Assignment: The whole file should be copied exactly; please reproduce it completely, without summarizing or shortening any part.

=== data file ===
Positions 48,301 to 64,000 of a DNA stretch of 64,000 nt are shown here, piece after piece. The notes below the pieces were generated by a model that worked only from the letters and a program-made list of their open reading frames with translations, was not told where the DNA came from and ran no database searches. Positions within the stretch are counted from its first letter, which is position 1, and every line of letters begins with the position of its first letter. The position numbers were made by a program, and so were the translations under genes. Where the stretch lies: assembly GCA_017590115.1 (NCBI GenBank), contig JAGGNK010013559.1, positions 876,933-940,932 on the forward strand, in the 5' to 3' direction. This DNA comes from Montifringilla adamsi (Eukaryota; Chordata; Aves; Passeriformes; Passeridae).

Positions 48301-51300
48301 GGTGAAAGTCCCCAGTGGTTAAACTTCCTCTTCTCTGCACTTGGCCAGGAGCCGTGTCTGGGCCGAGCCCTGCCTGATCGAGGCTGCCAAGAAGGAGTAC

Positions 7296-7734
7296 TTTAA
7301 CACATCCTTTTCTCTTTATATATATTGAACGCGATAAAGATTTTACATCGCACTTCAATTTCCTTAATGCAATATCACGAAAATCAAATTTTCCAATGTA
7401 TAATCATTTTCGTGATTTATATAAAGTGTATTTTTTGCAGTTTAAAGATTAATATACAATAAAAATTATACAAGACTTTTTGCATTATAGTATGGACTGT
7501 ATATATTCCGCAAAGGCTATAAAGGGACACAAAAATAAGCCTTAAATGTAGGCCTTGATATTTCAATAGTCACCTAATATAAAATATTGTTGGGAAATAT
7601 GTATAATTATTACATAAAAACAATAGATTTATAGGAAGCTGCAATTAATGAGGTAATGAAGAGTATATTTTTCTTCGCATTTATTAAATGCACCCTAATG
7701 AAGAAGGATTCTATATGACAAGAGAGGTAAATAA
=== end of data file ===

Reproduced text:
Positions 48,301 to 64,000 of a DNA stretch of 64,000 nt are shown here, piece after piece. The notes below the pieces were generated by a model that worked only from the letters and a program-made list of their open reading frames with translations, was not told where the DNA came from and ran no database searches. Positions within the stretch are counted from its first letter, which is position 1, and every line of letters begins with the position of its first letter. The position numbers were made by a program, and so were the translations under genes. Where the stretch lies: assembly GCA_017590115.1 (NCBI GenBank), contig JAGGNK010013559.1, positions 876,933-940,932 on the forward strand, in the 5' to 3' direction. This DNA comes from Montifringilla adamsi (Eukaryota; Chordata; Aves; Passeriformes; Passeridae).

Positions 48301-51300
48301 GGTGAAAGTCCCCAGTGGTTAAACTTCCTCTTCTCTGCACTTGGCCAGGAGCCGTGTCTGGGCCGAGCCCTGCCTGATCGAGGCTGCCAAGAAGGAGTAC

Positions 7296-7734
7296 TTTAA
7301 CACATCCTTTTCTCTTTATATATATTGAACGCGATAAAGATTTTACATCGCACTTCAATTTCCTTAATGCAATATCACGAAAATCAAATTTTCCAATGTA
7401 TAATCATTTTCGTGATTTATATAAAGTGTATTTTTTGCAGTTTAAAGATTAATATACAATAAAAATTATACAAGACTTTTTGCATTATAGTATGGACTGT
7501 ATATATTCCGCAAAGGCTATAAAGGGACACAAAAATAAGCCTTAAATGTAGGCCTTGATATTTCAATAGTCACCTAATATAAAATATTGTTGGGAAATAT
7601 GTATAATTATTACATAAAAACAATAGATTTATAGGAAGCTGCAATTAATGAGGTAATGAAGAGTATATTTTTCTTCGCATTTATTAAATGCACCCTAATG
7701 AAGAAGGATTCTATATGACAAGAGAGGTAAATAA